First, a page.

The Other Faces Behind Batgirl's Cowl

In case Joss Whedon doesn't want to go the obvious route, meet the other women who have taken up the role of Batgirl in DC's comic book history.
Clay Mann/DC Entertainment

It's already assumed that Joss Whedon's Batgirl movie will focus on the Barbara Gordon version of the character. That makes sense, as she's the longest-serving incarnation, in addition to being the most popular version (and also, the current comic book Batgirl) — but Babs is far from the only Batgirl in DC comic book lore. If Whedon wanted to look elsewhere, what other Batgirls are available to choose from?

Betty Kane

Introduced in 1961's Batman No. 139, Betty was the niece of Kathy Kane, who was spending her evenings at the time fighting crime and attempting to woo Batman while disguised as Batwoman. After discovering her aunt's dual identity, she managed to get involved in the family business as Bat-Girl, but it wasn't to last; after just seven appearances, Betty was quietly dumped from the Batman series altogether. She'd later reappear as a member of the Teen Titans in the 1970s, and again in the 1980s, where she adopted a new superhero name: Flamebird.

Helena Bertinelli

Bertinelli's tenure as Batgirl was an intentionally short one: Already an established DC character when she adopted the identity, after debuting in 1989 as the Huntress in The Huntress No. 1, Bertinelli became Batgirl in 1999's Batman: No Man's Land No. 1 during a rare period where Batman was absent from Gotham City, working on the assumption that criminals would be more scared of someone wearing the bat than they would any other hero. It worked for a brief time, before her already strained relationship with Batman came to a head over her inability to follow orders and an overly violent approach to crime fighting — she was fired by the Dark Knight upon his return to the city. She returned to the Huntress identity afterwards.

Cassandra Cain

The daughter of two assassins, Cain debuted in 1999's Batman No. 567 as a child trained from an early age to follow in her parents' footsteps. However, she turned her back on them after her first murder, and instead, became the ward of Barbara Gordon, who eventually convinced Batman to help train her. As a result, in the same year's Legends of the Dark Knight No. 120, she became the latest Batgirl. She eventually abandoned the role after a confrontation with her mother, although she returned later in the new role of Black Bat. Currently, in the rebooted DC comic continuity, she goes by the name Orphan.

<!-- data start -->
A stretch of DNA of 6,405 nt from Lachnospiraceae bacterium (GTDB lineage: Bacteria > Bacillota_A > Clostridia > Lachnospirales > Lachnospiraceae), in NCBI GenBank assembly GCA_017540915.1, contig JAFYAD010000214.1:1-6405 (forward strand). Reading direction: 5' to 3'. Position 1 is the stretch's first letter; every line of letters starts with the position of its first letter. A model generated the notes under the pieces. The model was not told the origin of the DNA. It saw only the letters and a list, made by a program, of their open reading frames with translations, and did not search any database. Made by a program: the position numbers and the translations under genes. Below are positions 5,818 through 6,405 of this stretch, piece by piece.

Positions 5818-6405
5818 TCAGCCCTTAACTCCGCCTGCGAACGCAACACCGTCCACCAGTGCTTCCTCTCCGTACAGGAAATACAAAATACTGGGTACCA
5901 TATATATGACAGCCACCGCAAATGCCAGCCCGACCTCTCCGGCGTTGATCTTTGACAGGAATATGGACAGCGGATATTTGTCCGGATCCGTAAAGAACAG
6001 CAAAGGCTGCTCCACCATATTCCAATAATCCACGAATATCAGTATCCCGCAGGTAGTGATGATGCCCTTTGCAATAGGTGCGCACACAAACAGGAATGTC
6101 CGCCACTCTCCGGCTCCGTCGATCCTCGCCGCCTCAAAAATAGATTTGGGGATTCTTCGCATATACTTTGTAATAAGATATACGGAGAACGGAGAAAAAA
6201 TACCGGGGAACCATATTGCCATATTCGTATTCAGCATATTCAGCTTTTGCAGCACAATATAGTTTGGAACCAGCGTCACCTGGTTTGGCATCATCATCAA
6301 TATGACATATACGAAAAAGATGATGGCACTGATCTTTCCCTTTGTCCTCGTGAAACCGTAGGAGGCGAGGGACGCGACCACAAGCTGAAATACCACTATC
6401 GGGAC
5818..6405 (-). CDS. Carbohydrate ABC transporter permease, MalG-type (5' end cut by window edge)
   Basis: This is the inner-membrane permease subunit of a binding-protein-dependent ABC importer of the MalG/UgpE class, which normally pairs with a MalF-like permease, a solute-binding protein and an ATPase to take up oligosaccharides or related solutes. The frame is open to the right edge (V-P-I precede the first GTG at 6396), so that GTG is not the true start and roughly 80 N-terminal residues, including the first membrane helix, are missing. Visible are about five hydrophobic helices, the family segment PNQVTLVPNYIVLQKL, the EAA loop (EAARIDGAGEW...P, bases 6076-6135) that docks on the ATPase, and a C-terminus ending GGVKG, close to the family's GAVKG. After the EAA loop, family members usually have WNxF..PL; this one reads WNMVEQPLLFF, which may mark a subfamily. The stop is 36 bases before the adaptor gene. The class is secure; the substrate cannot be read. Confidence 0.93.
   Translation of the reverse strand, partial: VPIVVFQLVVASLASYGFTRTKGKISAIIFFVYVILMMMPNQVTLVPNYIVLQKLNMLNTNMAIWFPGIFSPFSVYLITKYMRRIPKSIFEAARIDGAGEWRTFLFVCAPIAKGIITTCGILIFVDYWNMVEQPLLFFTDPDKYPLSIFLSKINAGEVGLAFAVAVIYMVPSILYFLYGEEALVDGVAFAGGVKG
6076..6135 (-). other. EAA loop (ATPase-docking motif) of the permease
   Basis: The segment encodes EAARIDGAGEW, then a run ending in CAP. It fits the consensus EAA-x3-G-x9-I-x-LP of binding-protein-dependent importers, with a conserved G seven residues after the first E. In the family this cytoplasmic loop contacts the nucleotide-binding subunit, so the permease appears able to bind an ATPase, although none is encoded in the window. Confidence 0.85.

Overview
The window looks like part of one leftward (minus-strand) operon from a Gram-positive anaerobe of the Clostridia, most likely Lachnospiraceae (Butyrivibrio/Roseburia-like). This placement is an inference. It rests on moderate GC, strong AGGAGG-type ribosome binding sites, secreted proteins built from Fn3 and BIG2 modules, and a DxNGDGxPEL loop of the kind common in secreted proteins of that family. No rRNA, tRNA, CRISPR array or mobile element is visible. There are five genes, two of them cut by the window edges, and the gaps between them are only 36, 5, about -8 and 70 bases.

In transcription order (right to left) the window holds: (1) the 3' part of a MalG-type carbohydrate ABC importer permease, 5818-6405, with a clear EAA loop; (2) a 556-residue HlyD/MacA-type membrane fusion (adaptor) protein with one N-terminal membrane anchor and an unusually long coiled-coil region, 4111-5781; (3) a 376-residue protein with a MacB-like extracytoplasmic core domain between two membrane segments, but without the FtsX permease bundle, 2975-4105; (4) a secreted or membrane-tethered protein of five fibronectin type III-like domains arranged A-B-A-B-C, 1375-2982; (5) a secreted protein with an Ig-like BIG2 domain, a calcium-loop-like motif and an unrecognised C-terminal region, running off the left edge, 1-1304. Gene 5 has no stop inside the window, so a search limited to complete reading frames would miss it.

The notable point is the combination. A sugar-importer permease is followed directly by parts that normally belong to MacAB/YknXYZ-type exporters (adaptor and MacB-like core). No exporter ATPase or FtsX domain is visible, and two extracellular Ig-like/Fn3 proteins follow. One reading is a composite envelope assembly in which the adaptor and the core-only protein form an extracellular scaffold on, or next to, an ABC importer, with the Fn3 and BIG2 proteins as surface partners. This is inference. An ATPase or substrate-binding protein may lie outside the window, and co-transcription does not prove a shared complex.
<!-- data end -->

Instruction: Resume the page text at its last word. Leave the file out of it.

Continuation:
Stephanie Brown

Another child of a bad guy — this time, the somewhat lame villain Cluemaster — Brown (who first appeared in 1992's Detective Comics No. 647) was initially known as the costumed vigilante Spoiler, before being recruited by Batman in 2004's Robin No. 126 to become the first female Robin in DC's main timeline. (Carrie Kelley had predated her in 1986's Batman: The Dark Knight Returns, but that was officially outside of the regular mythology of the character.) After faking her own death, Brown disappeared for a number of years before returning as Batgirl in 2009's Batgirl No. 1. Following the New 52 resetting of DC's comic book history, she was restored to her Spoiler identity.

Tiffany Fox

Technically, Tiffany Fox hasn't become Batgirl yet. She made her first appearance (of only two, to date) in 2014's Batgirl: Futures End No. 1 in a flash-forward appearance, set five years from "today." In that alternate reality, Fox is one of three Batgirls in a team known as the League of Batgirls — the others being Cassandra Cain and Stephanie Brown — controlled by a mysterious figure calling herself the Bête Noire … who turns out to be none other than Barbara Gordon. The League operates outside the law, but with the same aim that Batgirl always had: keeping Gotham City safe from whoever, or whatever, seeks to cause trouble.

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